A few other fishermen had arrived and I was happy to see that the good manners were still in use here. It can get very busy at times and people always check their spacings and back cast to avoid causing problems to others. This had always been the case and it was lovely to see that there had been no change in attitudes over the years.

A young boy with his Dad was into a large rainbow and the squeals of delight from both told me that this was his first fish. I watched with a little envy as the trout was many times bigger than my first 40 years ago on the River Aire in Keighley. The boy brought the trout to the net very well and dad scooped the fish without any trouble. I wandered over to congratulate the boy and used their camera to give them the “farther and son” shot that they wanted. I was pleased to see the boy holding the fish in the water and dad instructing how to revive the fish prior to release. It would seem that another generation of catch and release fishermen is well under way in the UK.

The day was getting hot and true to the bailiffs word the sport was a little slow. I chose to have a long lunch so Janice and I had a pick nick and watched the other anglers having as little success as myself. The only exception was the little boy who landed two more fish of a good size before demanding an ice cream from his dad as payment for being the best fisherman on the water.

A little cloud cover came in around 3pm and I moved over to the top lake to try my luck. There had been a good midge hatch and the light breeze was blowing the discarded shuck into the reeds where they collected in mass for the trout to sip in at will. This time I attached a small black buzzer size 18 to my line and cast out into the ripple that was starting across the lake. A couple of casts were rewarded by little pulls and one huge swirl at the end of my retrieve.
This left me wondering, was the fly too small? too big? wrong colour? wrong retrieve speed?
All the usual doubts ran through my mind. Then without warning the line tightens and the rod bent over as a lively rainbow ran for the safety of the far bank. Not a huge fish but a lovely fight on a light rod and was soon in the net. Seeing the fish swim of strongly after release I was happy to break the rod down and call it a day. I had promised Janice a walk around the park and who knows? It may be another 12 years before we come this way again.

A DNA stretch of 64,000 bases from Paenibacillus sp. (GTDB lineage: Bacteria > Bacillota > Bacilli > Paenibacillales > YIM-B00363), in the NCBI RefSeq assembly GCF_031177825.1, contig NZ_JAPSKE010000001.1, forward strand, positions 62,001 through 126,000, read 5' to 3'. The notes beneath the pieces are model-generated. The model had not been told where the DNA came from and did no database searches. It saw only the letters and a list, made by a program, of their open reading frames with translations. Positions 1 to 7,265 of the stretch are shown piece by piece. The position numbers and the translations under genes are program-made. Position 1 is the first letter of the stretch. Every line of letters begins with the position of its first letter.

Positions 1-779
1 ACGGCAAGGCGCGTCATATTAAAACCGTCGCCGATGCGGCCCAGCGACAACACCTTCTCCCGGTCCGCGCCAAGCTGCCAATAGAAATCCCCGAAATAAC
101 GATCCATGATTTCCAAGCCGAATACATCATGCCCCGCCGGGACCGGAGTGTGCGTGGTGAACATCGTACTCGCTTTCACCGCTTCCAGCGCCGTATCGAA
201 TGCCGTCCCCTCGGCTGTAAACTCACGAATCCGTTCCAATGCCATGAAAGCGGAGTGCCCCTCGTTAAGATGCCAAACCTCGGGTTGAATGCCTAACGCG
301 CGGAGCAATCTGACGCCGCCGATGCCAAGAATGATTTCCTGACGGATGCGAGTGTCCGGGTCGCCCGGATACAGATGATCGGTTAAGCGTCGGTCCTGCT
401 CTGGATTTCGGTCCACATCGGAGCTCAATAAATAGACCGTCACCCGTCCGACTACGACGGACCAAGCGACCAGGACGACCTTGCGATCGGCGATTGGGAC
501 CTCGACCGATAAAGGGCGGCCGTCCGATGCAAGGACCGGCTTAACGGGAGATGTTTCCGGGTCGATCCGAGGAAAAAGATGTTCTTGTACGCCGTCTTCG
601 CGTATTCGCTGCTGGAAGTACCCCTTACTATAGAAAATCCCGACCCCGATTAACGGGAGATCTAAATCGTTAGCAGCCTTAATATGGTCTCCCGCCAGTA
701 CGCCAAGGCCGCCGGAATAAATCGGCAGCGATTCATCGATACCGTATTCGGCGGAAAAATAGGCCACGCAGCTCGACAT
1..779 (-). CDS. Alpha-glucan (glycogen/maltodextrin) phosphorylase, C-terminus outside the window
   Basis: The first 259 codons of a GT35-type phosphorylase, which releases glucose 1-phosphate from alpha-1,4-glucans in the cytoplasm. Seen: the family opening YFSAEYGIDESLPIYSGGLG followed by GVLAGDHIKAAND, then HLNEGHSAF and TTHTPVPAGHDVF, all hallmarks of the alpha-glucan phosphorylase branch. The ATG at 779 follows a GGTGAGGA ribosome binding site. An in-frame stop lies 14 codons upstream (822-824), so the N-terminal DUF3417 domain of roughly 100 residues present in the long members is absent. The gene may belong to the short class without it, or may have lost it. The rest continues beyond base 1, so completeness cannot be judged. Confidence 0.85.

Sunday, 10 July 2011

Return To Yorkshire Part 1

Sometimes Life Gets in the Way

Well I guess it is true for all fishermen. Work has to come first sometimes and 2011 seems to be the year of little free time.

I have been lucky enough to get a couple of breaks allowing me to wet a line or two.

April was back to my home, Yorkshire with its lovely rivers and some of the best fly-fishing in the country. My wife and I were staying in Hawswick about 20 miles north of Skipton and very close to my favourite trout fishery, Kilnsey Park.

But Kilnsey would have to wait as first on my list had to be Raygill at Lothersdale run by Bernard Clements this is a fishery carved out of limestone holding some unbelievable rainbow trout with a much higher than average size.

Turning up at 08:00 I was surprised how much the waters had changed over the last 12 years but even more surprised that after all these years Bernard remembered me and spoke to me as if it had just been 12 days since my last visit. How time passes…..

Opting to fish the quarry lake I walked over the ridge to be met with a sight that made my heart jump. The steep walls 50ft tall on the west and the little spit of land snaking around the eastern side allowing anglers to cover the water that is 40ft deep in places. I wandered down the track looking into the deep clear water and could see the shapes of huge trout in the depths. A large rainbow leaping near the northern end of the lake broke my trance. “That’s the place for me to start,” I told myself.

Tying on a Dawson’s Olive I made a couple of false casts to get back into the swing of my fly rod. Then casting as far as I could (after an 18 month fly break) I managed to get in the general direction of a group of fish I had seen on the way down. First cast and a tug on the fly. That alone would have made my day. Second cast and my timing was a lot better allowing me to cover twice the distance from the first. The wind was picking up to my back and I felt a little more confident I would soon have my cast back. 
A smash of a take sent the reel spinning and my first big trout in 12 years was on. Trying to enjoy the fight I remembered the fly line was many years old but it seemed as slick and supple as the day it came out of the box.

A second huge lunge saw the bright orange of the backing start running out over the lake. You cannot hurry a Raygill trout and I had to play this one by the book, off the reel and let the rod and drag do the work. 10min later and I was able to slip a fin perfect 24in rainbow over the net. 
When possible I prefer to unhook trout in the water and let them recover a little dipping the net allowing the fish to swim away when it is ready. So barbless hooks and forceps are always used.

A cup of coffee and a change of fly, The Dawson’s Olive may have caught all day, but I had a deep wish to use a dry fly and had tied a lot of hoppers and gnats to throw at the fish.